Two brothers talk warrior ethos at Benning’s Native American Heritage Month observance

Guests at the National National Native American Heritage Month observance at the National Infantry Museum look at Cherokee artifacts.

Story by Bryan Gatchell, Maneuver Center of Excellence, Fort Benning Public Affairs

Photos by Markeith Horace, Maneuver Center of Excellence, Fort Benning Public Affairs

Video by Shan Ogletree, Maneuver Center of Excellence, Fort Benning Public Affairs

FORT BENNING, Ga. (Nov. 17, 2017) – As part of National Native American Heritage Month, the Maneuver Center of Excellence and Fort Benning held an observance at the National Infantry Museum Nov. 16.

The guest speakers at the event were brothers Chris and Charles Penick, and, given Charles’ background as a former Infantry first sergeant and the location at the Infantry Museum, their discussion of the “warrior ethos” was appropriate to the theme of the month “Honoring Warriors Past and Present.”

“That’s what brings us here, to honor the Soldier, the warriors, the Infantry in particular,” said Chris.

“Who are your people?” Charles asked the audience rhetorically. “They are Soldiers, and they are warriors all.”

Chris is the youngest brother, and Charles is the eldest. They belong to the Eastern Band of Cherokee Indians, a group of Cherokee descended from 91 families who retained their homeland in the face of the Indian Removal Act of 1830, which forced the relocation of Native Americans to the Indian Territory, or present-day Oklahoma.

Charles said the warrior ethos was something all Native American tribes share.

Charles Penick

“It’s a common factor,” he said. “To defend the people, to stand as a defense against any enemy, to preserve and protect the traditions and the fires of our loved ones and our tribes and our nation. It’s the greatest service a warrior can provide to his people, and all Native American tribes honor and respect that service. It goes back millennia. That’s why Native Americans serve so disproportionately in the Armed Forces of the United States.

“It’s a pleasure to share a culture and to highlight the contributions of all Native Americans,” Charles continued. “The warrior ethos, the warrior aspect of our culture is something that is unique and carries on with all the native tribes of this country, and it has for more than 200 years. We love serving our nations, our tribes and our people.”

As of 2016, there were 15,304 active duty Native Americans or Alaskan Natives in the U.S. Armed Forces, or approximately one of 93, according to the Department of Defense.

Charles highlighted the service of a few Native Americans who had served in the Armed Forces. During the 20th century, several recipients of the Congressional Medal of Honor were Native Americans. He highlighted the service of Pfc. Charles George, an Infantry Soldier and member of the Cherokee, who protected his fellow Soldiers Nov. 30, 1952 during the Korean War when he “threw himself upon the grenade, absorbing the full blast of the explosion,” according to the citation.

“He’s a hero of two nations,” said Charles Penick. “He’s a hero of the Eastern Band of Cherokees, and he’s a hero of the United States. His legacy is written on the walls of this very building.”

As part of the ceremony, Charles presented an Eastern Band of the Cherokee Indians flag to Greg Camp, the president of the National Infantry Museum Foundation.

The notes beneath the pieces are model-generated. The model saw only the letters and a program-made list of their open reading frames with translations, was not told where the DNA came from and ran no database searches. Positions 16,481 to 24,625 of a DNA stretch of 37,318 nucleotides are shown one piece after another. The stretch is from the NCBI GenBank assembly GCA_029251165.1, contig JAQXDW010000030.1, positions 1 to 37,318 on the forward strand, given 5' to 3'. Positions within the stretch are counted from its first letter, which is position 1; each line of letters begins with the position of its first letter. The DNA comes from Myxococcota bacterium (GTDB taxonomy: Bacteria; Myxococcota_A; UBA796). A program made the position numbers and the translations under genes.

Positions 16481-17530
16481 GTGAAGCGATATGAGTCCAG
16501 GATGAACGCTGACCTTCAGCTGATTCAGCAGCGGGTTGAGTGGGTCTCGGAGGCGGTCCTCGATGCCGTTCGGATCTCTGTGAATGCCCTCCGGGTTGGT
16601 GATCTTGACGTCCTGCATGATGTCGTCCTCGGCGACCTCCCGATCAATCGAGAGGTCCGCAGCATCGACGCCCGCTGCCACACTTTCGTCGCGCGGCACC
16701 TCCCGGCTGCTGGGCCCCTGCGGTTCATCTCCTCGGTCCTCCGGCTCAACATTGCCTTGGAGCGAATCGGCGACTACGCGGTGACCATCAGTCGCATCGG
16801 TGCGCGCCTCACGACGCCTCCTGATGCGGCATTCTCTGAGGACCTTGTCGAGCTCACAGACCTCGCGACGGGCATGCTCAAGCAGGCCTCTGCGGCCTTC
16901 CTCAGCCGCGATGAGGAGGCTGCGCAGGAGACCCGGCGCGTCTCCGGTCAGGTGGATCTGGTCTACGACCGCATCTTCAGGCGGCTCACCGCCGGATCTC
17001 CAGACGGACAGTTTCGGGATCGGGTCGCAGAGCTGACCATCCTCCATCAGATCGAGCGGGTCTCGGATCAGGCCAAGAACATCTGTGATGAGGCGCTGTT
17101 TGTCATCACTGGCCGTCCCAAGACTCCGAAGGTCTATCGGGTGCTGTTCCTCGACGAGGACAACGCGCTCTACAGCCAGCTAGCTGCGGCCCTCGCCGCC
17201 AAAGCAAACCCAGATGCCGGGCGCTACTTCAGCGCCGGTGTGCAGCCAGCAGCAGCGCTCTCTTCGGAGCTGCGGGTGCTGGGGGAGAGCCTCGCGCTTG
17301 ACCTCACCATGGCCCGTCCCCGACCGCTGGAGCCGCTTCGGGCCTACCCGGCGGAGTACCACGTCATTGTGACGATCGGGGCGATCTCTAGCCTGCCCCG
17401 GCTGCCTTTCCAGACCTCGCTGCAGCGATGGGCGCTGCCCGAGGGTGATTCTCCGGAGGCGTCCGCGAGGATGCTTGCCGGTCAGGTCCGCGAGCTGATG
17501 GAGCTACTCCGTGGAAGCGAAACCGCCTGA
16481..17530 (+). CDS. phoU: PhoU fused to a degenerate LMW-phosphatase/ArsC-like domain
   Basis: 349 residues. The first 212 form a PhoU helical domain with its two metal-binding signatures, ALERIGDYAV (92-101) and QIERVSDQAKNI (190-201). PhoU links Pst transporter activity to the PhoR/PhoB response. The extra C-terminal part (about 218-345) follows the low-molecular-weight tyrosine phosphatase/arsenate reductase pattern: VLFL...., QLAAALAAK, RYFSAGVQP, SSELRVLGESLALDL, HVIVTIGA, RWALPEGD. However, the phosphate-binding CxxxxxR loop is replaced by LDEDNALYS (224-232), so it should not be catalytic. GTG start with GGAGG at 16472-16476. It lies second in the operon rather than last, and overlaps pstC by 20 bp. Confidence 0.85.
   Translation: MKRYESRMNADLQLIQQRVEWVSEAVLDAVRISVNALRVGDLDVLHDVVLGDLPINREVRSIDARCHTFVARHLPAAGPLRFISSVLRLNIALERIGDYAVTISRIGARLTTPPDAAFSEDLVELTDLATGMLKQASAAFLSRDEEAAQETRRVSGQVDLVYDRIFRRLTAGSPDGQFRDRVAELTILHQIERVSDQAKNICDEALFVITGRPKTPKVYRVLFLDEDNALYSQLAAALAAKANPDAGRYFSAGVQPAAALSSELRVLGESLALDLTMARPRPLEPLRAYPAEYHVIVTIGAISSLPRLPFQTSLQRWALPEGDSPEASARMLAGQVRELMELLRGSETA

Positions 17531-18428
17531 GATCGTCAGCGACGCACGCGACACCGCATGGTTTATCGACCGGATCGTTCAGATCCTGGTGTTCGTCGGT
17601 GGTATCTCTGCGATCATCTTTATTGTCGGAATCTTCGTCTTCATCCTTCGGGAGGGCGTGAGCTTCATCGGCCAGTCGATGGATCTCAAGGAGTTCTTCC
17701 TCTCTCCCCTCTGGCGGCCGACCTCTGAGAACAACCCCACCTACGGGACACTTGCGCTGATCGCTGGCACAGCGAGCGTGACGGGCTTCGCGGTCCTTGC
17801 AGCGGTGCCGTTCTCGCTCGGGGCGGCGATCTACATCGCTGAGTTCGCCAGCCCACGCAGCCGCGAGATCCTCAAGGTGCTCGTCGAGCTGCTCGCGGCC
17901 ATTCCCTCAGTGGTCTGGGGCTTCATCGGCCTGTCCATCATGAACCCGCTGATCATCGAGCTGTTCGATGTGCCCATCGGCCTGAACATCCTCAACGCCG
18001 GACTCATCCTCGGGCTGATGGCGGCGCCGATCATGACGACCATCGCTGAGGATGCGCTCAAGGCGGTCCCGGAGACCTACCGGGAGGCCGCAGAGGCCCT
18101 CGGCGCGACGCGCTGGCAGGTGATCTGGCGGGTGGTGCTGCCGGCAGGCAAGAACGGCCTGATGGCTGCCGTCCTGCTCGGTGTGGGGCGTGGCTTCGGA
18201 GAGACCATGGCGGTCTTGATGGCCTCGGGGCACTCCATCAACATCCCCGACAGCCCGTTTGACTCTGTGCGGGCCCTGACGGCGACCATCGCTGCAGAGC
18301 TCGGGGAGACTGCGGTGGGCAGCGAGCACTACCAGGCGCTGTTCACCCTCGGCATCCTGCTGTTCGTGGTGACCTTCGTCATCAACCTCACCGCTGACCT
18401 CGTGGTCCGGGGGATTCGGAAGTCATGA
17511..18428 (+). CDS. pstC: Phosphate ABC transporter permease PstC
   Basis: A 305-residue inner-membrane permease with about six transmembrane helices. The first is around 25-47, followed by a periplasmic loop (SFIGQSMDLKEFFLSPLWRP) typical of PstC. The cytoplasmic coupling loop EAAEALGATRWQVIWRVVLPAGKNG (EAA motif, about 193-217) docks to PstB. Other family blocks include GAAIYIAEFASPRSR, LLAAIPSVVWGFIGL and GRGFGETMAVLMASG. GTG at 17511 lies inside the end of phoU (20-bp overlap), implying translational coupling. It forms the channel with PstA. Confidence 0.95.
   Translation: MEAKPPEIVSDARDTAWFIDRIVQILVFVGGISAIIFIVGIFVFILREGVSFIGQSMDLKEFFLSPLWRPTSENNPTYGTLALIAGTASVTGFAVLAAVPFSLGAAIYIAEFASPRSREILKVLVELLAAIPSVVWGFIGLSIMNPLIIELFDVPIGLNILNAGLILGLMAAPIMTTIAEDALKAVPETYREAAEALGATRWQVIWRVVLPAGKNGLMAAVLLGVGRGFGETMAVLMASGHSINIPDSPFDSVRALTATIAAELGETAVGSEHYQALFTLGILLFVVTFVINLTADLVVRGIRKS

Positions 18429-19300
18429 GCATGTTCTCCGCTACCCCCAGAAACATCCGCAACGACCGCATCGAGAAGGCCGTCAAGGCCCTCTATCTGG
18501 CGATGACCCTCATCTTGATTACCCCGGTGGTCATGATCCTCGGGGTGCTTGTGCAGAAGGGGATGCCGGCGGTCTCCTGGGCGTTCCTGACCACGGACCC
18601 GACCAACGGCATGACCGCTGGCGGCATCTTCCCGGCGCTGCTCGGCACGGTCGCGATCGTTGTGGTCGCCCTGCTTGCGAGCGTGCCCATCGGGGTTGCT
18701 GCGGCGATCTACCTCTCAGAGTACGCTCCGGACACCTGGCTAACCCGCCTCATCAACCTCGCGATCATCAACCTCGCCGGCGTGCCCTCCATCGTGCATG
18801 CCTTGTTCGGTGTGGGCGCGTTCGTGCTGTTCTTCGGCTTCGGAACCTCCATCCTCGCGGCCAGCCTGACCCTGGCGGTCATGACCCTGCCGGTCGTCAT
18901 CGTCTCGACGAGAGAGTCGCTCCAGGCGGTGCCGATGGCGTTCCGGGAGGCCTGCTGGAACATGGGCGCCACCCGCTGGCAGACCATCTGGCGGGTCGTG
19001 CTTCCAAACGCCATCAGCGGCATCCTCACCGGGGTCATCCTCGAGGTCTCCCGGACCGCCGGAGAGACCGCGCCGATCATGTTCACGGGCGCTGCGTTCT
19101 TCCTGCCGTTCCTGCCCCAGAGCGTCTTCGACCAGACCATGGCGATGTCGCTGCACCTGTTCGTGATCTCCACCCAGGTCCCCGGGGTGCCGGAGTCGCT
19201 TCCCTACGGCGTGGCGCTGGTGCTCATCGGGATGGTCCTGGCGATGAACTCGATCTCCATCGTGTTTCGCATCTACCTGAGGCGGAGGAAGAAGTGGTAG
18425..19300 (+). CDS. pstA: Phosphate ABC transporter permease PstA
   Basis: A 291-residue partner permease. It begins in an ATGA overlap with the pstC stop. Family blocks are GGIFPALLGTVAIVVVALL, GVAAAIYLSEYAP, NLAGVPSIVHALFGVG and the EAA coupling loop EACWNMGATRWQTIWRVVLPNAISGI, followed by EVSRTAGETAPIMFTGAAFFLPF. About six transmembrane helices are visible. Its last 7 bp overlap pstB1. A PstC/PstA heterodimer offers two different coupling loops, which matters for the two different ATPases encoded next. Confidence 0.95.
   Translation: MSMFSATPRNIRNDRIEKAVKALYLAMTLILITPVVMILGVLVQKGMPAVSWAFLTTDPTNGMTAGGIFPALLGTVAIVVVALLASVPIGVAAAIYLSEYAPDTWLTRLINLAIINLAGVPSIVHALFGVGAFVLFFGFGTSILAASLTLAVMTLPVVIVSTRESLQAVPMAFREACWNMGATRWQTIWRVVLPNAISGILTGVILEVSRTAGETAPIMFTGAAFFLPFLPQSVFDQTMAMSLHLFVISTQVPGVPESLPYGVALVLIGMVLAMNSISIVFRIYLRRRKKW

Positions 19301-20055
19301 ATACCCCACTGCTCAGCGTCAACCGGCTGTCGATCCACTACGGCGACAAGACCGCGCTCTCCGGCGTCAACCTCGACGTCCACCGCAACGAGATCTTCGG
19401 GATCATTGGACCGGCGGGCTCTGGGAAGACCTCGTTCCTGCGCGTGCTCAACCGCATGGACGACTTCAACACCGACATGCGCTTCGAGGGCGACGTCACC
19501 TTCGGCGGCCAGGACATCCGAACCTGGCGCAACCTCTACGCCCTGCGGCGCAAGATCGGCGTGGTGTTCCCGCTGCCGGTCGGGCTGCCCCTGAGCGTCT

Charles Penick presents the Eastern Band of Cherokee Indian flag to Camp.

“We will display this proudly in honor of Charles as well as all of those who served with him, past, present and future,” said Camp of Charles during the ceremony. And then to Charles, “and we hope you will come back here for another celebration next year and see your flag proudly displayed then.”

Chris, who also served as a military police Soldier and is currently a federal police officer, praised his brother’s service, specifically his service in the Infantry.

“Infantry is where the rubber meets the road,” said Chris. “Those guys do the dirty work, and they do the monotonous work day in and day out, and they never get recognized for it. My brother was a hero not only in that, but he taught me right from wrong.

“My brother is a true warrior, not only was he an Infantry guy – a true warrior in that aspect, in the Army – he was a warrior in right and wrong,” continued Chris. “He instructed me in the proper way of life, to honor our mothers. Each woman in my culture is our mother, and we take that to heart.”

Echoing an idea expressed by Charles during his remarks during the ceremony, Chris talked about his spirituality, and what it means in terms of service to community. He said because of his dual ancestry – he is Scottish on his father’s side as well as Cherokee on his mother’s – he adopted his spiritual beliefs from both.

Chris Penick

“So I walk in those distinct worlds,” said Chris. “But it’s all the same to me. But we’re taught when we’re brought into this world that we’re not here for us. We’re not brought in by our creator for our benefit, for our good. It’s everybody surrounding us. We’re here for everybody else.”

Chris said what he wants people to take away from this event is the vitality of the people, the culture and the history.

“For us as native peoples, as indigenous peoples, we’re not dinosaurs; we’re not extinct,” said Chris. “We circulate amongst you. We are a living entity. We just want people to know that we’re still here, and we have a history. Not only that, but we have a living history.”

To see more photos from this event, visit

To learn more about Native Americans and Alaskan Natives in the Army, visit To learn more about Native American and Alaskan Natives in the Department of Defense, visit

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